2. Does the watch have a clear display?

The last thing you want when you are out running is a watch with an inferior display!  You need to be sure and buy a watch with large enough numbers that you can easily see them at arm’s length while running.   Also, make sure that the stop watch display is adequate.  You want something easy to see and read while you are running, so that you can keep up with your time.

3. Does the watch have lap storage capabilities?

You want to be able to store each record of your sessions, so that you can track your progress as time goes on.  So, look for a running watch that will store the data of each session: speed, distance, time.

Before buying a running watch, make sure it comes with those three features! Then explore the roads with your new watch.

Top ten Ways To Avoid Running Injuries

Top Ten Ways To Avoid Running Injuries:

1) Pay attention to your body.

Don’t ignore what your body is telling you. If something is hurting pay attention to it, find out why, and change what is making it hurt. Rest if necessary, but if the pain doesn’t fade, don’t forget a visit to the doctor’s office if necessary.

2) Avoid the terrible “too’s”.

Don’t do too much, too soon, too often, too fast, too hard, with too little rest.

3) Don’t change things that are working.

Don’t look for the latest and greatest running shoe or even training method. Don’t switch from slow and steady to suddenly doing an all interval workout because someone says you will lose weight quicker and with only 20 minutes of “cardio”. Shoes may be cautiously changed and training should be gradually and sensibly changed. Of course slow and steady is not the only way to train, and for most runners it will not be.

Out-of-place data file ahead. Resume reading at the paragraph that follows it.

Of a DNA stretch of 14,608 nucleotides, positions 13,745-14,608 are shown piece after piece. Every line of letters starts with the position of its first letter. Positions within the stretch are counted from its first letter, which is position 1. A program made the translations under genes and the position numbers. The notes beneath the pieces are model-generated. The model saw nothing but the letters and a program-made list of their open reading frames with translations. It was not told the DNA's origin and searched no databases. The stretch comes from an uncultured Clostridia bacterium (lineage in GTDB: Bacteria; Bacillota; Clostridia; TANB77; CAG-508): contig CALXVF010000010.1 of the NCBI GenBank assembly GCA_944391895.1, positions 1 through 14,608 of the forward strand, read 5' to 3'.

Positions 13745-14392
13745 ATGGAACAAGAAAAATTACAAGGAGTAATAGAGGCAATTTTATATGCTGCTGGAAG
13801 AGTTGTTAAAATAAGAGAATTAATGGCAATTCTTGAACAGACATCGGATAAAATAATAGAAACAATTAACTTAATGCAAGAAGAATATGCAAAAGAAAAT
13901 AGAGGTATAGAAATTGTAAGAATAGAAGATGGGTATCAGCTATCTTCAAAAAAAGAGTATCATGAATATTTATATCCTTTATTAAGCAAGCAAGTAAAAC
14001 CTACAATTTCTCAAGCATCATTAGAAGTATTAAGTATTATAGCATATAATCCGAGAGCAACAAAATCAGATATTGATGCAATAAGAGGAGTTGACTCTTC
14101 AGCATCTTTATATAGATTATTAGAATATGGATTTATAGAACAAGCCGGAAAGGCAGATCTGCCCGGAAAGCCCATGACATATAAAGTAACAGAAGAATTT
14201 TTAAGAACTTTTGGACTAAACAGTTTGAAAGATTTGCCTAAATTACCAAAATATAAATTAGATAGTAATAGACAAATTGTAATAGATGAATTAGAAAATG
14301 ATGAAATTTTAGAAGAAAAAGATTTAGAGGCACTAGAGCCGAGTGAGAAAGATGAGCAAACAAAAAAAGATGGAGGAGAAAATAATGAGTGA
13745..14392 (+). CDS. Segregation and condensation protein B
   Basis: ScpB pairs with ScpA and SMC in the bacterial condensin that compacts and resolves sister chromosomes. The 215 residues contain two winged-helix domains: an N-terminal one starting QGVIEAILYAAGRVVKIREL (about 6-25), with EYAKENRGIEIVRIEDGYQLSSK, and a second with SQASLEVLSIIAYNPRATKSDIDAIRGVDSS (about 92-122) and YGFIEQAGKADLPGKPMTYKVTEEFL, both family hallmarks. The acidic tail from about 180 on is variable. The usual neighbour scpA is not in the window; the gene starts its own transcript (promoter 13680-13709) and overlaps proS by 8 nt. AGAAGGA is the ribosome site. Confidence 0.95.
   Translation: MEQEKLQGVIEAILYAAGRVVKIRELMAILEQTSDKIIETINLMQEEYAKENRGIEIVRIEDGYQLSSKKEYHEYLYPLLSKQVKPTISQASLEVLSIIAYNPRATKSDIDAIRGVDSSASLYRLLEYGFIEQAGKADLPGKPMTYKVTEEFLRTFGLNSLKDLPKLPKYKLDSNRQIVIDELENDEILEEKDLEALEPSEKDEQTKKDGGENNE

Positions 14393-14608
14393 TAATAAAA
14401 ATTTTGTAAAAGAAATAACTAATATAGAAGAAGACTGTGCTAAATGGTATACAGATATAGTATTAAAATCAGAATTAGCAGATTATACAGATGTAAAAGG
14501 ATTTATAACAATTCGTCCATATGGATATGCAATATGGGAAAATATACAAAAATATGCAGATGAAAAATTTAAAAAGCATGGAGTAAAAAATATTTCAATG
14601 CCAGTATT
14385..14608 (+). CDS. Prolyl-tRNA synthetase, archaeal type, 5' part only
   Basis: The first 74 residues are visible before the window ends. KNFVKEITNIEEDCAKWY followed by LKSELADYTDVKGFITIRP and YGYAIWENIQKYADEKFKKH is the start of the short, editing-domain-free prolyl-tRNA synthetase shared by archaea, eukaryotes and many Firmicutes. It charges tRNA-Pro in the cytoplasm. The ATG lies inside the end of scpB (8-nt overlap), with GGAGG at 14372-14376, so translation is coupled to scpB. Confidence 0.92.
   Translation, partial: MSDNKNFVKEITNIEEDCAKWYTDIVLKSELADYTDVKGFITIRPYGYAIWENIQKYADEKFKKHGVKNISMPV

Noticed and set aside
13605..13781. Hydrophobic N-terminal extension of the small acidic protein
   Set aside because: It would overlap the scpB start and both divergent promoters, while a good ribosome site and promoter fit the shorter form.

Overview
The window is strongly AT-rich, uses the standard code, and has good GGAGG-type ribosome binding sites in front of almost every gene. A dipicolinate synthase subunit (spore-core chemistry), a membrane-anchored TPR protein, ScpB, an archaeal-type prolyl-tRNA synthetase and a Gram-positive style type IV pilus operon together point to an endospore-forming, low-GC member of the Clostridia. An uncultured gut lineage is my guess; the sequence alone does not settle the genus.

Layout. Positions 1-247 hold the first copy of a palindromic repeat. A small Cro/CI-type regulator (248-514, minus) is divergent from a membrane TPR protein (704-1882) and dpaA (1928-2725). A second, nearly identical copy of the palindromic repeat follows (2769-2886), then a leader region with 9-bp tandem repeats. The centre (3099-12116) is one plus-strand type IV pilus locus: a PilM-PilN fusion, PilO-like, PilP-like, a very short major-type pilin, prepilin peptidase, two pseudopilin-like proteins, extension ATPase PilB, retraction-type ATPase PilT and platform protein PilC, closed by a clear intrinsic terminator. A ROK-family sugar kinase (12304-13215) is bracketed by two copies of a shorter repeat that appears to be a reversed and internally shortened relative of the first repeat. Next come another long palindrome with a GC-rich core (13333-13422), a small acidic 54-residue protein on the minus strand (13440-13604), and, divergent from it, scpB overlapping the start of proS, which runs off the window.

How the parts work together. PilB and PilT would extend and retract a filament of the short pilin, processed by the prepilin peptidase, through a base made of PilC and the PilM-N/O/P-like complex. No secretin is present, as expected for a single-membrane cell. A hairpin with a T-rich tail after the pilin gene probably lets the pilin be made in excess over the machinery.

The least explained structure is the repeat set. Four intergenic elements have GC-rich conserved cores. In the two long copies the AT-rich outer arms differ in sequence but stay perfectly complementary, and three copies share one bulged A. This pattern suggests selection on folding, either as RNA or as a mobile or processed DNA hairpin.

4) Increase training slowly.

The 10% rule for most people is the maximum increase per week, not the minimum. Every third week drop your mileage significantly before moving ahead again from the previous week. The recovery week will allow your body to repair while having a “relative” rest week.

5) Wear running shoes (sport specific shoes) and change them frequently

Don’t run in tennis or cross trainer shoes. Some people like to alternate pairs of shoes to retain their shock absorbing capabilities. But whatever you do, make certain to replace your running shoes every 350 – 450 miles of running. If you run over 30 miles per week, and perhaps even less, make sure you use your shoes exclusively for running, so that you do not waste them with walking miles. The walking is admittedly easier on the shoe than running, but still creates wear and tear.

6) Eat healthy: Not too much, not too little, and a bit less junk